Recitation is concentrating on the name of a Buddha, the name of a Bodhisattva, or even a Buddhist mantra. The recitation can be practiced either verbally or mentally or using a combination of both.

In order to generation compassion, we encourage practitioners to embark on the methods of recitation using the name of Amitabha Buddha, the name of Avalokitesvara Bodhisattva, or the Great Compassion Mantra. The textual resources for these practices are available. Also, these practices have been the prominent traditions in Mahayana Buddhism.

Instructions to these practices are clearly defined and confirmed in the Mahayana Buddhist sutras. In addition to producing a compassionate state of mind, mental concentration and inner peace, common to other Buddhist meditative practices, will also be obtained through these practices. Also, practitioners can adapt any of these methods to suit their individual abilities and circumstances.

The recitation on Amitabha Buddha is precisely instructed in the Amitabha Sutra. Embarking on the practice, one is inspired to attained Buddhahood, just like Amitabha Buddha, while making a compassionate vow to return to help other sentient beings after enlightenment, so that all can eventually reach Buddhahood. The practice of recitation is also elaborated in the other two foundational Pure Land texts, namely the Sukhavativyuha Sutra and the Sutra of Contemplation on the Buddha of Infinite Life. A further clarification on the method of recitation using the name of Amitabha Buddha is found in the famous Mahayana scripture, the Surangama Sutra. Also, we have available an excellent English manual on the practice, Buddhism of Wisdom and Faith. This text can be located by contacting the Buddhist publishers at the International Buddhist Monastic Institute, North Hills, California.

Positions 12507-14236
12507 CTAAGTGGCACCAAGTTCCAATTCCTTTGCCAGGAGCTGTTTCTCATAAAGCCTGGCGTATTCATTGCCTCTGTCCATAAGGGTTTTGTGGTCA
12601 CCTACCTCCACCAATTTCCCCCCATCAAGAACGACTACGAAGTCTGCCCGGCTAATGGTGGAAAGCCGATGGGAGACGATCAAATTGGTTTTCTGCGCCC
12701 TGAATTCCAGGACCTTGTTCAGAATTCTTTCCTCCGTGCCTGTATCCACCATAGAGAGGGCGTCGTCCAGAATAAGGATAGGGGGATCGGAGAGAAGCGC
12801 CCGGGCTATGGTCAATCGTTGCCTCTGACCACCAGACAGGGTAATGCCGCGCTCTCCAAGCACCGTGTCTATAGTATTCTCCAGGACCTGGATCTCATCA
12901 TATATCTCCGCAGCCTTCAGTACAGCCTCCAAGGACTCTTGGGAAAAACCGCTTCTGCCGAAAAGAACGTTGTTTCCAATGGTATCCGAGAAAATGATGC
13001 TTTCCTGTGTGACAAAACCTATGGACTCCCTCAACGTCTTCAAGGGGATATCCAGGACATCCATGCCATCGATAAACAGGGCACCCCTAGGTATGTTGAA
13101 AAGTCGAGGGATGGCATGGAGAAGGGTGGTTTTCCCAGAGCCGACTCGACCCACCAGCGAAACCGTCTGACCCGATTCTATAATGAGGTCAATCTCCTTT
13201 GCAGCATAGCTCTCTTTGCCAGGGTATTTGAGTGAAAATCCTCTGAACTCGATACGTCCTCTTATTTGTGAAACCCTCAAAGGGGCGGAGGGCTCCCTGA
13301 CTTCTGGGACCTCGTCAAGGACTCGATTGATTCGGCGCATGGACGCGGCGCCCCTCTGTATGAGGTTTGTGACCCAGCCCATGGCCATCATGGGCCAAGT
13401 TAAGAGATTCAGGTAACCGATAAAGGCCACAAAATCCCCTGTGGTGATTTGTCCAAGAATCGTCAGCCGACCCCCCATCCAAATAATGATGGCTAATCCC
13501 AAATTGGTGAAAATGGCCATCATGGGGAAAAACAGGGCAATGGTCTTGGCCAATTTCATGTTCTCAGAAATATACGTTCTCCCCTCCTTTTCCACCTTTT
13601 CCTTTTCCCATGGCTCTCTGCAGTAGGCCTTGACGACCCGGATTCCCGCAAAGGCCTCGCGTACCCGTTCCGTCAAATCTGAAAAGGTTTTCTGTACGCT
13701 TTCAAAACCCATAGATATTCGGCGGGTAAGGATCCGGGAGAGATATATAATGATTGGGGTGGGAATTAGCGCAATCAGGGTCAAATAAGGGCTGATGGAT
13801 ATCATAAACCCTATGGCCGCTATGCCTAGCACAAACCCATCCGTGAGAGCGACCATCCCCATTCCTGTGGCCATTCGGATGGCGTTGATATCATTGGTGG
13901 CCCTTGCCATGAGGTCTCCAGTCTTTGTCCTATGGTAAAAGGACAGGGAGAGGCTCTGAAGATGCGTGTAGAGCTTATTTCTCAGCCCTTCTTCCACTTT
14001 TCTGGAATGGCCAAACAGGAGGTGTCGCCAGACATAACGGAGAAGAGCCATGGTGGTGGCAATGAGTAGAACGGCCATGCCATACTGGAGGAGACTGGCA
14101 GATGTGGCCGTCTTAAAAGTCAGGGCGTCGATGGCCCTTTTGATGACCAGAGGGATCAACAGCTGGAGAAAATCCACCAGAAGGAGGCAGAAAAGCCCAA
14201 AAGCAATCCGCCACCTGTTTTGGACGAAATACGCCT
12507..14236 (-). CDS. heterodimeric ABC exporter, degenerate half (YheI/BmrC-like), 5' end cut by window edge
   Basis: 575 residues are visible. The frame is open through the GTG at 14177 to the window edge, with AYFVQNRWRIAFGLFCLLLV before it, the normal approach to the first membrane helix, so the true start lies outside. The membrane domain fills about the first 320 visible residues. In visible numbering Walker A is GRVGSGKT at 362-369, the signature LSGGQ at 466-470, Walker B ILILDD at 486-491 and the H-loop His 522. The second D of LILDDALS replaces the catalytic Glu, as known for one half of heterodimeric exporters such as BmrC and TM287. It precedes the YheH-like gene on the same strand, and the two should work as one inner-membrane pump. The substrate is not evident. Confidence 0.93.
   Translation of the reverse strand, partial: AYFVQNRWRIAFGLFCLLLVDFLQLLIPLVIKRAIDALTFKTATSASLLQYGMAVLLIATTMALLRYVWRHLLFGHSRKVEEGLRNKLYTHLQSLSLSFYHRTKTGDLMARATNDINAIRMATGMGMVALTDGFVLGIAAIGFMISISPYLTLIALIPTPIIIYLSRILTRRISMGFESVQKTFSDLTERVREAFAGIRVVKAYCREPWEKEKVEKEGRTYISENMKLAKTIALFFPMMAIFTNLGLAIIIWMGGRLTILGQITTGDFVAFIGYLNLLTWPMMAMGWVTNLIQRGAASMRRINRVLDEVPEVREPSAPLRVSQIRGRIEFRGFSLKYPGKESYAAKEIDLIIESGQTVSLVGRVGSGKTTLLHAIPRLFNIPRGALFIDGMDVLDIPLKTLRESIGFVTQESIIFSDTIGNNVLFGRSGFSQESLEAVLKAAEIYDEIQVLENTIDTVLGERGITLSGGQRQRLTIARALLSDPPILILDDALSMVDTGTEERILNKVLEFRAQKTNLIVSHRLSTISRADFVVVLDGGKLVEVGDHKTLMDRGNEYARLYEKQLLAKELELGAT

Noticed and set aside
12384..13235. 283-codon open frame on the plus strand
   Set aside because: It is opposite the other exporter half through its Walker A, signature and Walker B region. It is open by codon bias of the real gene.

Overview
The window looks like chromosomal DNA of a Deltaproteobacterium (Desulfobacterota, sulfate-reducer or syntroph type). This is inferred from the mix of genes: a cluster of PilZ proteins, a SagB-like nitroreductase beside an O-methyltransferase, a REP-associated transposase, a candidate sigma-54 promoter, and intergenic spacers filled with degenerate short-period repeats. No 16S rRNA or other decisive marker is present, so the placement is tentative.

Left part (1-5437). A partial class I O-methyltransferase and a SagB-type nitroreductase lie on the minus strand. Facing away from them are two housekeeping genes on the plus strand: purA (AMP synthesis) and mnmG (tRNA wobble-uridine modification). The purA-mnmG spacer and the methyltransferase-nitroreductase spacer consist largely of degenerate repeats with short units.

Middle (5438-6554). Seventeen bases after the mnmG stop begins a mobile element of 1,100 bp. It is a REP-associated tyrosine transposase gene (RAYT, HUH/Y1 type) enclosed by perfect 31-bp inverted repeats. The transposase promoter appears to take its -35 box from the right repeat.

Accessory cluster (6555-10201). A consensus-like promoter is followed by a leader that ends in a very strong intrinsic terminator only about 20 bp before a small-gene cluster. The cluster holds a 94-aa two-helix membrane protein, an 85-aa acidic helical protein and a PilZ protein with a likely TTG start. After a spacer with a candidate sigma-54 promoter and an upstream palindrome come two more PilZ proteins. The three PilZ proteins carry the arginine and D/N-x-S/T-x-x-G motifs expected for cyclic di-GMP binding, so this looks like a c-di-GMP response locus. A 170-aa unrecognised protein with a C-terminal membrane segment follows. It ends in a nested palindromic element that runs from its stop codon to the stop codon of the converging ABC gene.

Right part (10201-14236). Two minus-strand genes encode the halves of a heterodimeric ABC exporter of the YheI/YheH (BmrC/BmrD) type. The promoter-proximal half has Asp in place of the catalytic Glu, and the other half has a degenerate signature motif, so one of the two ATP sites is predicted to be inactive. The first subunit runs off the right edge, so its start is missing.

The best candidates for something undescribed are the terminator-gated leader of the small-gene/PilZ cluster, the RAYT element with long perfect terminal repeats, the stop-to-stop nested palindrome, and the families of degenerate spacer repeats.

The recitation on Avalokitesvara Bodhisattva is descriptively offered in Sadharmapundarika Sutra or The Lotus Sutra, a jewel of Mahayana Sutras. Chapter 25 of the Lotus Sutra, The Universal Gate of Avalokitesvara Bodhisattva, is exclusively devoted to the various compassionate activities of Avalokitesvara Bodhisattva and the practice of using the name of Avalokitesvara Bodhisattva as a formula for recitation. Here, the compassionate activities are the Buddha's activities and the compassionate mind the Buddha's mind.

The recitation of the Great Compassion Mantra is directly given in the Great Compassionate Minded Dharani of The Thousand-Arm-and-Thousand-Eyes One. In the text, the Great Compassion Mantra is offered by Avalokitesvara Bodhisattva, the Buddhist embodiment of compassion. This long mantra or Dharani is the wish-fulfilling jewel of the Vietnamese Mahayana Buddhist tradition. In general, for the purpose of generating a pervasive field of compassion, it is always recited at the opening of each chanting session in the Mahayana Buddhist temples. In addition to recitation, one can follow individual interests and capability to experience other elaborate esoteric rituals concerning this mantra.